ICC Ducks the Article 95 Issue Regarding Gaddafi
The ICC’s Pre-Trial Chamber I (PTC) has rejected Libya’s request to postpone the surrender of Saif Gaddafi so that he can be prosecuted domestically for other crimes. That request was based on Article 95, which reads:
Where there is an admissibility challenge under consideration by the Court pursuant to article 18 or 19, the requested State may postpone the execution of a request under this Part pending a determination by the Court, unless the Court has specifically ordered that the Prosecutor may pursue the collection of such evidence pursuant to article 18 or 19.
Readers will recall that Dapo Akande, Jens Ohlin, and I have been involved in a friendly debate about whether Article 95 applies to surrender requests, as they believe, or only to requests for the collection of evidence, as I believe. (See here and here.) Libya’s latest request gave the PTC an opportunity to give us an answer — but, unfortunately, the judges ducked the Article 95 issue, holding that Libya’s failure to bring a formal admissibility challenge pursuant to Article 18 or 19 meant that they did not have to reach it (emphasis mine):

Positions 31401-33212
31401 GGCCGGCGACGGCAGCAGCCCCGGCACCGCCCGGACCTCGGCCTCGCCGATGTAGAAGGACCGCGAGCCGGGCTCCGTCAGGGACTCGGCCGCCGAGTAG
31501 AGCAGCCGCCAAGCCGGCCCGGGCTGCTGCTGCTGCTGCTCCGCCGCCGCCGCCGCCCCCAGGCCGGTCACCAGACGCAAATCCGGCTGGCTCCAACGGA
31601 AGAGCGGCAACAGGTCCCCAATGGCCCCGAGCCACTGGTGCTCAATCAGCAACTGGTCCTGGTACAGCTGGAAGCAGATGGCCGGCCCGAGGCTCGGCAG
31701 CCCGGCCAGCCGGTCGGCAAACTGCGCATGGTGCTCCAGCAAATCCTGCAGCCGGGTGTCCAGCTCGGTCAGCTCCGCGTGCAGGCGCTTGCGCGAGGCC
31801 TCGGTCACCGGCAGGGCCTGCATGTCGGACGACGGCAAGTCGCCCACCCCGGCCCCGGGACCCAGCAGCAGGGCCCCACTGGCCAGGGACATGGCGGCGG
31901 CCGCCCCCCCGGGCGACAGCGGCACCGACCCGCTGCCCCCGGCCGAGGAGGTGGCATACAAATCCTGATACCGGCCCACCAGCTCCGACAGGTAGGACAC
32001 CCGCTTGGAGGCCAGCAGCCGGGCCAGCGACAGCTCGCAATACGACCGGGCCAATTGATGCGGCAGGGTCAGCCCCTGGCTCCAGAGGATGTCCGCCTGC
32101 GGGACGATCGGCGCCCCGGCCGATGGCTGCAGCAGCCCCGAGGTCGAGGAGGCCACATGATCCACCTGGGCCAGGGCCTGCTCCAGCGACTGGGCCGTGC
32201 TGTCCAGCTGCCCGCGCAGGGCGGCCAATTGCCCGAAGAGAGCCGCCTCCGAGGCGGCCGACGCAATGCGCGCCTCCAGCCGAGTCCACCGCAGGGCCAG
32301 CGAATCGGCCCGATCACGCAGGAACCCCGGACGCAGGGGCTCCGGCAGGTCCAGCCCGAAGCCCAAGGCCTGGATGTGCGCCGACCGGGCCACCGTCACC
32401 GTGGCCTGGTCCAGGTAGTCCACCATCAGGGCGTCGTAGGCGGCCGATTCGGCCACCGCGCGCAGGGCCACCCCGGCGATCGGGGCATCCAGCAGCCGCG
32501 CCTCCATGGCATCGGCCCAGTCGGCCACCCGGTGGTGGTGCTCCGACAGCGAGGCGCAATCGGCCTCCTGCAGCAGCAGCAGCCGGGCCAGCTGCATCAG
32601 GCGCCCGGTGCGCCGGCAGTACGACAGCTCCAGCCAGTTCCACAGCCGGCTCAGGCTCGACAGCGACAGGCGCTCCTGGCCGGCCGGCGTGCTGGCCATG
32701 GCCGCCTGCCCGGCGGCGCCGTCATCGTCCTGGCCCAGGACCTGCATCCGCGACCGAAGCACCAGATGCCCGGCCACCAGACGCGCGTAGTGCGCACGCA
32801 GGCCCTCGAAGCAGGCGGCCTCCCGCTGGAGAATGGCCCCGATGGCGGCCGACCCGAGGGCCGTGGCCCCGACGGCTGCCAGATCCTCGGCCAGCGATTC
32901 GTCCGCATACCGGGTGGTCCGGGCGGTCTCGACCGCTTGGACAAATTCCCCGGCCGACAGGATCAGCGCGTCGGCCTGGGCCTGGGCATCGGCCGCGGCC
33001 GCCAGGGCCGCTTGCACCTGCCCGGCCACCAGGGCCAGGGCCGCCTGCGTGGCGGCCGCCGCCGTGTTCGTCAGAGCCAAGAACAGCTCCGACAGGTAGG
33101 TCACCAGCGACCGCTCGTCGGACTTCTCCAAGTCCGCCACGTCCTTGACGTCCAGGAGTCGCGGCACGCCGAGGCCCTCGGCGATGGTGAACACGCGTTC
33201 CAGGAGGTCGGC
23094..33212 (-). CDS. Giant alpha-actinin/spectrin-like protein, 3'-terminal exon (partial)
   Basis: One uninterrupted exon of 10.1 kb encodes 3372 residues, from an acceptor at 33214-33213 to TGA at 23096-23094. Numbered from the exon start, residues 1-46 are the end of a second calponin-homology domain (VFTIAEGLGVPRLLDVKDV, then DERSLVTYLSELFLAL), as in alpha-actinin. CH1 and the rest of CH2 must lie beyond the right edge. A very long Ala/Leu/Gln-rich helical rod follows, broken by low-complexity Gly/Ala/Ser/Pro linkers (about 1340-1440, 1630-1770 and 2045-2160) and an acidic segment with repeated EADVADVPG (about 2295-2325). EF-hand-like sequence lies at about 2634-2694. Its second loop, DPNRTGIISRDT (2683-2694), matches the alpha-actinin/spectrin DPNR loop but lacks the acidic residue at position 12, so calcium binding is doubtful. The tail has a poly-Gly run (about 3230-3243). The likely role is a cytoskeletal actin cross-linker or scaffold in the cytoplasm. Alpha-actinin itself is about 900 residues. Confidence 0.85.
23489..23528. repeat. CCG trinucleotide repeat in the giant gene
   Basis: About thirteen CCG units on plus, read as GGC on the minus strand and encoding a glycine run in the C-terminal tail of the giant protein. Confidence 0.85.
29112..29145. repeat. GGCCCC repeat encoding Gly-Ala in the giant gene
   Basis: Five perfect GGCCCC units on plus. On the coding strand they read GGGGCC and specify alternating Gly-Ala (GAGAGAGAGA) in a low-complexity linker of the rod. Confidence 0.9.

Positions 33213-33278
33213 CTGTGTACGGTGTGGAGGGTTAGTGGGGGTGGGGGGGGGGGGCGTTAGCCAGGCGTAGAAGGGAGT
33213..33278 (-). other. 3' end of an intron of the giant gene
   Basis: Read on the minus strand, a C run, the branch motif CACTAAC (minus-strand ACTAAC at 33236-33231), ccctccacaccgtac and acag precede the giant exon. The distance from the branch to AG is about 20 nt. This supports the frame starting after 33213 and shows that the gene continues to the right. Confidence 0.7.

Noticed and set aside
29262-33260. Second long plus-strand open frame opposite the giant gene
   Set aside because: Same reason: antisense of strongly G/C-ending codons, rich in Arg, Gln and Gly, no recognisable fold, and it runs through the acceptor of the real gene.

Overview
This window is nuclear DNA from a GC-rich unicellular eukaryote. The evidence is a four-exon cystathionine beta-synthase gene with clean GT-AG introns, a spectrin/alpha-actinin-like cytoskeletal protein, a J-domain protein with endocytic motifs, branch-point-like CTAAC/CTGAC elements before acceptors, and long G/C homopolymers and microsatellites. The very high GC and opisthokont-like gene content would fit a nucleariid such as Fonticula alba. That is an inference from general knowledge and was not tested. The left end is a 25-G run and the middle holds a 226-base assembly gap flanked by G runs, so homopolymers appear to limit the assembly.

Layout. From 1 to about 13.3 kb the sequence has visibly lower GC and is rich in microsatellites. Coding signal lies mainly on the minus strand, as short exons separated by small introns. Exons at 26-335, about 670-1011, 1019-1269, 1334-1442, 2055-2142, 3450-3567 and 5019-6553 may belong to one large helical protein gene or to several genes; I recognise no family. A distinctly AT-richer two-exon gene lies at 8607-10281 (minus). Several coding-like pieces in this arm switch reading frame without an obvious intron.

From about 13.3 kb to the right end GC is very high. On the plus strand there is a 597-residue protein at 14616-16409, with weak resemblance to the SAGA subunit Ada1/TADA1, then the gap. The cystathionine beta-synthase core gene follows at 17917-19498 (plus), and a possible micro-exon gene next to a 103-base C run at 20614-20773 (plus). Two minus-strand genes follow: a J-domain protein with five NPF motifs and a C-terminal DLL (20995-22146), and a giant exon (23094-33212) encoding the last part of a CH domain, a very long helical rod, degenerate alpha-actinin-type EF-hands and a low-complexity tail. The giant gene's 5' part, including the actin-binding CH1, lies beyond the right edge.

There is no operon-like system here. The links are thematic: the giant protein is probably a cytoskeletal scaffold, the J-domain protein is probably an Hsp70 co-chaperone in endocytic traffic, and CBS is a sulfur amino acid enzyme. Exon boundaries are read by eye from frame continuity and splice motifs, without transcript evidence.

18. With regard to article 95 of the Statute, on which the Government of Libya further bases its Second Postponement Request, the Chamber recalls that this provision may be invoked only ”[wjhere there is an admissibility challenge under consideration by the Court pursuant to article 18 or 19.” Consequently, article 95 of the Statute only applies when there is an admissibility challenge under consideration. Though Libya has announced that an admissibility challenge is forthcoming, there is currently no such challenge before the Chamber. Therefore, the Chamber holds that article 95 of the Statute cannot serve as a legal basis for Libya’s Second Postponement Request. Consequently, the Second Postponement Request presented by the Government of Libya must be rejected. At this time, the Chamber does not consider it necessary to determine whether article 95 of the Statute applies to surrender requests.
I don’t think this statement tips the PTC’s hand, but it’s clear that the judges recognize the issue. Once (if?) Libya does file a formal admissibility challenge, we’ll likely have our answer.
Hat-Tip: Gentian Zyberi at the always excellent International Law Observer.